Wild rabbits are Folivore. They feed on a wide variety of wild herbs, leaves, roots and young grasses. Our domestic rabbits still have an almost identical digestive tract and the same nutritional requirements. Their basic food is therefore meadow herbs and grasses. Hay, on the other hand, is dried grass (and sometimes a little dried herbs), and during the drying process a lot of liquid and vitamins and nutrients are lost. Hay is therefore not on a par with the natural staple food, but merely a non-perfect substitute for the staple food of our rabbits.

See: Between deficiency and abundance: The secret to a diet that meets your needs.

Hay is inferior and one-sided in comparison to the actual basic food (meadow herbs).

4. “Rabbits must eat all the time.”

Studies have shown that adult rabbits eat about 50-80 meals a day. They do not eat continuously, but in many small portions. How often they nibble on the food depends on the type of food (energy content, palatability…) and the attitude (boredom…). There is no question of constant eating. The right thing would be: “Rabbits need a wide range of food around the clock and eat smaller quantities throughout the day. The main portion of the food is taken up in the twilight times.

5. “In the past we used to feed dry food, today we feed dry food-free”.

Depending on where one starts “earlier”, this statement is more or less wrong. Dry rabbit food has only been on the German market since 1953. Previously, rabbits were fed without industrial feed. It was not until 1953 that people started to feed rabbits with ready-made feeds. Today, they are moving away from this again because the disadvantages and consequences have become known.

6. “Herbs have a medicinal effect and should therefore be fed little. On the one hand they can cause side effects in healthy rabbits, on the other hand they are no longer effective in case of illness”.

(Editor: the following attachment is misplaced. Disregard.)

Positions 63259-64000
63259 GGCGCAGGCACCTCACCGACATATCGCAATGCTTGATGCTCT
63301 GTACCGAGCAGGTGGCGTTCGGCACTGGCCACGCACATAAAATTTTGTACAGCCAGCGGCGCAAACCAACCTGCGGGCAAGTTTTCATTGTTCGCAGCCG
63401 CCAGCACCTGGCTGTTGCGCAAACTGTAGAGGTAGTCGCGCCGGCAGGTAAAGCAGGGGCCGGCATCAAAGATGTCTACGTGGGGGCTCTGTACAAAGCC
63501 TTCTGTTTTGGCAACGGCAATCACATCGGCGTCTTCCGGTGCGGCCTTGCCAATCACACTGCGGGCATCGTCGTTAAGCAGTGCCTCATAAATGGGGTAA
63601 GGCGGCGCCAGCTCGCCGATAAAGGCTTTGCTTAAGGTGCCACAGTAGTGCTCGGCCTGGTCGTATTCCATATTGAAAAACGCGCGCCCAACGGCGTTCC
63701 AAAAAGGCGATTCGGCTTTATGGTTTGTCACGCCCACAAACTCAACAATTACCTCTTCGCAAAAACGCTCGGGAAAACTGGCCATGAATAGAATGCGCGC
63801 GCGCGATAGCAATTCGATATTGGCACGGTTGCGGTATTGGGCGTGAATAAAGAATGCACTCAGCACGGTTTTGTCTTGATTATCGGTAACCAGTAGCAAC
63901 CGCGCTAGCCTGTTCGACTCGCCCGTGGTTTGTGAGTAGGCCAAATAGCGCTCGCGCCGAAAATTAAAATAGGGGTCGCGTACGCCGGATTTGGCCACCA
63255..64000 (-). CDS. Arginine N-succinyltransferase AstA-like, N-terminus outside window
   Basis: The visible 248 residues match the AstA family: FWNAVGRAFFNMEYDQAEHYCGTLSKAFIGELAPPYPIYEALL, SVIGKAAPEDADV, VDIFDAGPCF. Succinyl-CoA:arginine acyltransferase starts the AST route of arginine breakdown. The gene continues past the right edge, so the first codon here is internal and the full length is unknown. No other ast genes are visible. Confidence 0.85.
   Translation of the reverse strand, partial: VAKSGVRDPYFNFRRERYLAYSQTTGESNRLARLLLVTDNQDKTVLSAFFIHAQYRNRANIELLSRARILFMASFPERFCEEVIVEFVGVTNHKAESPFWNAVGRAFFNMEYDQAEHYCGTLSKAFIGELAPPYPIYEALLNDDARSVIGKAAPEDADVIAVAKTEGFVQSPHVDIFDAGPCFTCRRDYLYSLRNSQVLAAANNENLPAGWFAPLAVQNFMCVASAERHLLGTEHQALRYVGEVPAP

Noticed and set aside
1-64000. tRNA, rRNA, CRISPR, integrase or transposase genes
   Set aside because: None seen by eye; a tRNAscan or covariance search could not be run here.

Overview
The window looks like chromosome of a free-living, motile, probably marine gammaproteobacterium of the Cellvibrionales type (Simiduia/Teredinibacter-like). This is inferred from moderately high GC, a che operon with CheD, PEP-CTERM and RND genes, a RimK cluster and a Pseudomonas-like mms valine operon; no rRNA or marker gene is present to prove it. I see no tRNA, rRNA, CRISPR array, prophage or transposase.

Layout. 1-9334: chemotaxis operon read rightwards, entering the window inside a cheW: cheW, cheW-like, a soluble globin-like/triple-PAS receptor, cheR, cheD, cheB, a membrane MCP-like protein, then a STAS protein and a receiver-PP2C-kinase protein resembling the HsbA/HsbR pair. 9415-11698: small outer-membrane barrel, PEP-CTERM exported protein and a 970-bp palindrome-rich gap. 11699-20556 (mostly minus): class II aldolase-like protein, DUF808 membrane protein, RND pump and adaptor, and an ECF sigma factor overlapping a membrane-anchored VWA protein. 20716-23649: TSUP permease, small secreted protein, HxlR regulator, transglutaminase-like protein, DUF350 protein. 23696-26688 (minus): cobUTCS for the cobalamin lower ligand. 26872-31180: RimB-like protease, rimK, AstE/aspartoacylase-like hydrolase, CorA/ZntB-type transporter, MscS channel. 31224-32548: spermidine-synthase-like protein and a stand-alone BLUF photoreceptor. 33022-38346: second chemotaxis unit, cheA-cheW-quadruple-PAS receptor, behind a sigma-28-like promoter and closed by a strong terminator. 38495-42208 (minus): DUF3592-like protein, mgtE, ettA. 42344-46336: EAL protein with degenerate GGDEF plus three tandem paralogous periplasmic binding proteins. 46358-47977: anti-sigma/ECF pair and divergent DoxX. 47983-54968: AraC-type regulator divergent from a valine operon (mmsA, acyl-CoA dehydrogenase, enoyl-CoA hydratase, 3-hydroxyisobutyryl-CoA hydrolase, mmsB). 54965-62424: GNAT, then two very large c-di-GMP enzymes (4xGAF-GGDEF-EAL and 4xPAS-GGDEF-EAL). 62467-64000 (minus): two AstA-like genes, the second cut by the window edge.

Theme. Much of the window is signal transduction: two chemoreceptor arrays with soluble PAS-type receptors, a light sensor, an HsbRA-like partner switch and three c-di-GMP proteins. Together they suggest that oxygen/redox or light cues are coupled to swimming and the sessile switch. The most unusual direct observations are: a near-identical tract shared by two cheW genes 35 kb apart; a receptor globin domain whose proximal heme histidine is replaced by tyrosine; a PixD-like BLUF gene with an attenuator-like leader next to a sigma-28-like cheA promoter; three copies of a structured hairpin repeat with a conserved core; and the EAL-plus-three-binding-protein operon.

The natural staple food of rabbits are herbs, they are ideally adapted to a herb-rich diet. The above statement probably refers more to the human being who is an omnivore. Human nutrition is not comparable to rabbit nutrition. An animal, whose basic food is herbs, has no problems with their utilization.

That herbs, which were fed before, do not work in the case of illness any longer, is wrong. On the contrary: By the regular herb admission many diseases can be prevented. Special storage methods, drying methods and special procedures (wraps, infusions etc.) are used to ensure that herbs unfold their full effect.

The herbs packaged in pet shops are therefore usually less effective. However, rabbits can handle the effects of different herbs perfectly and select them accordingly in order to achieve self-medication or to compensate for undesired effects. See also Self-medication and selection behaviour

7. “Herbs/carrot green etc. contain too much calcium and should not be overfed.”

Since the staple food of our rabbits is herbs, it is of course absolute nonsense to claim that their staple food is not ideal. Rabbits specialize in the absorption and utilization of herbs.